MRSA Infections

Methicillin-resistant Staphylococcus Aureus (MRSA)

Top Four Tips for Camps

  1. Establish good hygiene policies: MRSA transmission from person to person can be prevented by instituting simple measures including hand-washing policies, policies against sharing personal items (such as razors and towels), and the covering of infections.
  2. Ensure that your health center has established policies to avoid the spread of disease: Eighty-six percent of all invasive MRSA infections are health-care center associated. Insist that your health center establishes stringent polices to avoid transmission. See below for resources.
  3. Train your non-health care staff to detect situations that might lead to transmission of disease: Counselor and program staff can be enforcing hand-washing and personal hygiene policies; and keeping on the look-out for campers with open wounds and infections.
  4. Partner with your local health department: Should an outbreak occur, it is important that you partner with your local public health officials to strategize about next steps and keep everyone safe from further spread of infection.

What is MRSA?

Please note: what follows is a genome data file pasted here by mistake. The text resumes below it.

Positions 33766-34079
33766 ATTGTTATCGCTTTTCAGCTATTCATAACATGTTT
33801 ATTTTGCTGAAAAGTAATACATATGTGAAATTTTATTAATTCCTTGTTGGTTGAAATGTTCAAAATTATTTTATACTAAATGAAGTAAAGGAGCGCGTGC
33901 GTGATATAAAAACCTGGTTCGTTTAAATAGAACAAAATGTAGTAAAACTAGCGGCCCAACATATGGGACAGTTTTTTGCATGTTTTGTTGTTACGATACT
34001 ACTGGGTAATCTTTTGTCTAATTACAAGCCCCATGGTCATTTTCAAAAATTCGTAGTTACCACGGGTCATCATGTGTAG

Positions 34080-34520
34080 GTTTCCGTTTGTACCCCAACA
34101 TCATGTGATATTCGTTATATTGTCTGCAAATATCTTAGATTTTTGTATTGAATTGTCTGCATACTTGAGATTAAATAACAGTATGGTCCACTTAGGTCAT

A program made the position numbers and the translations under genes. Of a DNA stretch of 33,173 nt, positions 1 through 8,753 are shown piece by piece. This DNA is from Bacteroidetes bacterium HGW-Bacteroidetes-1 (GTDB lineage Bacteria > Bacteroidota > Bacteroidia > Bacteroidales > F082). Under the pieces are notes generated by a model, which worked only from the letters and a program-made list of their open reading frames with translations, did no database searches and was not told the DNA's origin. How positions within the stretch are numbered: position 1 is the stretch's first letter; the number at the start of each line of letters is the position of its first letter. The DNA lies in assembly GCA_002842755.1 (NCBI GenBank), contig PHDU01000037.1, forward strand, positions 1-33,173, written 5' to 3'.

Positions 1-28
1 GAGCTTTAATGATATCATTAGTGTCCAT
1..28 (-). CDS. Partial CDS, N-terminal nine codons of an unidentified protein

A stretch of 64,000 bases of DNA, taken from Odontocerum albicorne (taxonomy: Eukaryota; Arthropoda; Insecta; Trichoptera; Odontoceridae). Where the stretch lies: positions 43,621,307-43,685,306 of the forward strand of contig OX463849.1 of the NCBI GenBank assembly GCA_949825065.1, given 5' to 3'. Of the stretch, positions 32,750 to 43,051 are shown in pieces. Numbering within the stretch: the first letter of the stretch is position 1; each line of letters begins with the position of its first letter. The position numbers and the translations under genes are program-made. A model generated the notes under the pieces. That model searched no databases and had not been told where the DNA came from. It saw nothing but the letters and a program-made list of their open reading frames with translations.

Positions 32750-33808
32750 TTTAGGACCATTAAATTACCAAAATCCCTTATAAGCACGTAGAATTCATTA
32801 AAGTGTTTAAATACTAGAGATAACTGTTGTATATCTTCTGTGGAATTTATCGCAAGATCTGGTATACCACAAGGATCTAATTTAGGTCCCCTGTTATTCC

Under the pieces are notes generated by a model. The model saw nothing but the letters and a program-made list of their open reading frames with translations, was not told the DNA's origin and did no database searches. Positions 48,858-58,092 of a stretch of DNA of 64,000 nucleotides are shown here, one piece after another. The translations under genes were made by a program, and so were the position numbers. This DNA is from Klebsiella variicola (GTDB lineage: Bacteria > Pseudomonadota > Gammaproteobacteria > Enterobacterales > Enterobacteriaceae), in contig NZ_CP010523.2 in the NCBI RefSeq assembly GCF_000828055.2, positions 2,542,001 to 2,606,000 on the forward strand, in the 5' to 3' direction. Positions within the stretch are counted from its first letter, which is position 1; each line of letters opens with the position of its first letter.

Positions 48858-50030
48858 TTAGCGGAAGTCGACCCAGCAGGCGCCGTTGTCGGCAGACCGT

Most Methicillin-resistant Staphylococcus Aureus (MRSA) infections are skin infections. MRSA is a type of staph bacteria that is resistant to certain antibiotics called beta-lactams. These antibiotics include methicillin and other more common antibiotics such as oxacillin, penicillin, and amoxicillin.

Causes of MRSA Infection

MRSA infections, as with all staph, are usually spread by having contact with someone's skin infection or personal items they have used, like towels, bandages, or razors that touched their infected skin. National population-based estimates of invasive MRSA infections are 94,360 invasive MRSA infections annually in the US; with associated 18,650 deaths each year.

Prevention

The Centers for Disease Control and Prevention (CDC) recommends the following prevention techniques:

  • Frequent hand washing with soap and water, or alcohol-based hand rubs, is critical to the prevention of spread of disease.
  • Maintain a clean environment. Establish cleaning procedures for frequently touched surfaces.
  • Do not share personal items. The sharing of personal items such as towels, razors, and clothing can lead to the spread of disease.
  • Use mouth, nose, eye, and hand protection in your health center. Since 86% of MRSA infections are spread in health-care settings, this is expecially important.

Symptoms

Most MRSA infections are skin infections that appear as pustules or boils which often are red, swollen, painful, or have pus or other drainage. They often first look like spider bites or bumps that are red, swollen, and painful. These skin infections commonly occur at sites of visible skin trauma, such as cuts and abrasions, and areas of the body covered by hair (e.g., back of neck, groin, buttock, armpit, beard area of men).

Treatment

Treatment for MRSA infections must be done by properly trained health care providers. Treatment may include drainage of the site and the use use of antibiotics.

Resources